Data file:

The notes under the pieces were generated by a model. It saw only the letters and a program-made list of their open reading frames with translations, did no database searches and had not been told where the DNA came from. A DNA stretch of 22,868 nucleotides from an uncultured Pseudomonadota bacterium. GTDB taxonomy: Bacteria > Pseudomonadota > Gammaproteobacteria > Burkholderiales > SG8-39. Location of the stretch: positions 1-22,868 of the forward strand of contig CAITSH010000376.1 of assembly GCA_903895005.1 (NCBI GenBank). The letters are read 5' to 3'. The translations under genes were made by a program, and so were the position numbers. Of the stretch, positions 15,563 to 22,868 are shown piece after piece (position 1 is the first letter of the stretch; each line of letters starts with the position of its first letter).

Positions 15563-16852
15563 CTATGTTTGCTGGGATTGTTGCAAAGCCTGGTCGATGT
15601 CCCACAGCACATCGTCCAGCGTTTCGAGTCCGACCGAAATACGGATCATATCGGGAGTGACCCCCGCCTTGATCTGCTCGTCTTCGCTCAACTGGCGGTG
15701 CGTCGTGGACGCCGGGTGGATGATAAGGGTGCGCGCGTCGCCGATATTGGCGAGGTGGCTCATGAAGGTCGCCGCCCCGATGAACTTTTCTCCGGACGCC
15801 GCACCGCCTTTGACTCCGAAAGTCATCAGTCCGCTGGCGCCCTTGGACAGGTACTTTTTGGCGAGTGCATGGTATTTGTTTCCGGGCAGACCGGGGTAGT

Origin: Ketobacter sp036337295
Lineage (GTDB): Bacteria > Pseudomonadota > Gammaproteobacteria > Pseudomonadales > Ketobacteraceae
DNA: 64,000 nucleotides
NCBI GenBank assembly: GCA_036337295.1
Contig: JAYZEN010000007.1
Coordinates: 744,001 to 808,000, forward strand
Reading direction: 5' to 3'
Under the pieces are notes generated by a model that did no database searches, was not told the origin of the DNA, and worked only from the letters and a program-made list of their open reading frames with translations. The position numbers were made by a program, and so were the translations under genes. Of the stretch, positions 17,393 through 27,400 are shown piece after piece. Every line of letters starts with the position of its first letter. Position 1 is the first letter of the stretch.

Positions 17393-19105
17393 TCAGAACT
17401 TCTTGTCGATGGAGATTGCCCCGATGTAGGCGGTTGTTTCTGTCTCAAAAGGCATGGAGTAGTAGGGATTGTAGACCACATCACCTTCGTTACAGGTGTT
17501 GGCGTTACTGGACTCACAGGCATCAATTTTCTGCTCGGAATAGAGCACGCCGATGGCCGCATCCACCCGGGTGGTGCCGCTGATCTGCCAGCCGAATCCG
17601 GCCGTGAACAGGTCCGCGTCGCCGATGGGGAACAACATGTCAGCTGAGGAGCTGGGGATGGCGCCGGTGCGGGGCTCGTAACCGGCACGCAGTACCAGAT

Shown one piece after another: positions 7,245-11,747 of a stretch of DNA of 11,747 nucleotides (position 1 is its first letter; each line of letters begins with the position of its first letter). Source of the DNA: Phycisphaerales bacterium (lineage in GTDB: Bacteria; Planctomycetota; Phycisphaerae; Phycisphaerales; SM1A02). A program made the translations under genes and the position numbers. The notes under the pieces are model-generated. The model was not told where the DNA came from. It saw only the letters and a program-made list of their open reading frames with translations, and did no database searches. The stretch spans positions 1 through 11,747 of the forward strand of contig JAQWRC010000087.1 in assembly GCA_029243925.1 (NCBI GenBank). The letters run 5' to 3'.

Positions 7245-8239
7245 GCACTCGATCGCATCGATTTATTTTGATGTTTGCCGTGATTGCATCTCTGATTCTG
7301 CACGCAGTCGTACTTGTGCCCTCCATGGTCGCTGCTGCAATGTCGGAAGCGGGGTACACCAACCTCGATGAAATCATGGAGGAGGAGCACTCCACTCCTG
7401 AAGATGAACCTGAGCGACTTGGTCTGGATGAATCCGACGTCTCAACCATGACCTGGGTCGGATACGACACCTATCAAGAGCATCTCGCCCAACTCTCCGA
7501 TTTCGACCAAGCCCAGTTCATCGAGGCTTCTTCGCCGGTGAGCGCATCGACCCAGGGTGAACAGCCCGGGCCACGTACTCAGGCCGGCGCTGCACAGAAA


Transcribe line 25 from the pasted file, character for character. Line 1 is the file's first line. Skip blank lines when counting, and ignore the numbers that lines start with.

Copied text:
7501 TTTCGACCAAGCCCAGTTCATCGAGGCTTCTTCGCCGGTGAGCGCATCGACCCAGGGTGAACAGCCCGGGCCACGTACTCAGGCCGGCGCTGCACAGAAA